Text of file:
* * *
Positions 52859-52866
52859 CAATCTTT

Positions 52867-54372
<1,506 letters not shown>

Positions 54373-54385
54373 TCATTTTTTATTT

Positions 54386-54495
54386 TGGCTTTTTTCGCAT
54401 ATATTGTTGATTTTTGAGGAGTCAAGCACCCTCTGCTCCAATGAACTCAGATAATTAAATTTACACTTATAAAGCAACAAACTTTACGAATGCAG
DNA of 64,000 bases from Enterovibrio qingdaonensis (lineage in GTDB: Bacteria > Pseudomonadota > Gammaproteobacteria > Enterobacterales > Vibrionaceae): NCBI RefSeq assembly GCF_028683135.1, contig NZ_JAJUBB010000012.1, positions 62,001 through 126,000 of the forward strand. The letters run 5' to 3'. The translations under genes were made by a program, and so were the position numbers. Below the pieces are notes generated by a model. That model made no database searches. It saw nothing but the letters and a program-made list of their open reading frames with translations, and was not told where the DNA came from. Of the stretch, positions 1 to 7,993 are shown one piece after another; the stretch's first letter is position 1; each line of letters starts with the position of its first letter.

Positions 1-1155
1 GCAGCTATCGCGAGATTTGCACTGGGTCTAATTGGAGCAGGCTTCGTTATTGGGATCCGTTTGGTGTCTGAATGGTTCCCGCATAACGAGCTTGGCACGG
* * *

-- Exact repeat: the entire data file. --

Positions 52859-52866
52859 CAATCTTT

Positions 52867-54372
<1,506 letters not shown>

Positions 54373-54385
54373 TCATTTTTTATTT

Positions 54386-54495
54386 TGGCTTTTTTCGCAT
54401 ATATTGTTGATTTTTGAGGAGTCAAGCACCCTCTGCTCCAATGAACTCAGATAATTAAATTTACACTTATAAAGCAACAAACTTTACGAATGCAG
DNA of 64,000 bases from Enterovibrio qingdaonensis (lineage in GTDB: Bacteria > Pseudomonadota > Gammaproteobacteria > Enterobacterales > Vibrionaceae): NCBI RefSeq assembly GCF_028683135.1, contig NZ_JAJUBB010000012.1, positions 62,001 through 126,000 of the forward strand. The letters run 5' to 3'. The translations under genes were made by a program, and so were the position numbers. Below the pieces are notes generated by a model. That model made no database searches. It saw nothing but the letters and a program-made list of their open reading frames with translations, and was not told where the DNA came from. Of the stretch, positions 1 to 7,993 are shown one piece after another; the stretch's first letter is position 1; each line of letters starts with the position of its first letter.

Positions 1-1155
1 GCAGCTATCGCGAGATTTGCACTGGGTCTAATTGGAGCAGGCTTCGTTATTGGGATCCGTTTGGTGTCTGAATGGTTCCCGCATAACGAGCTTGGCACGG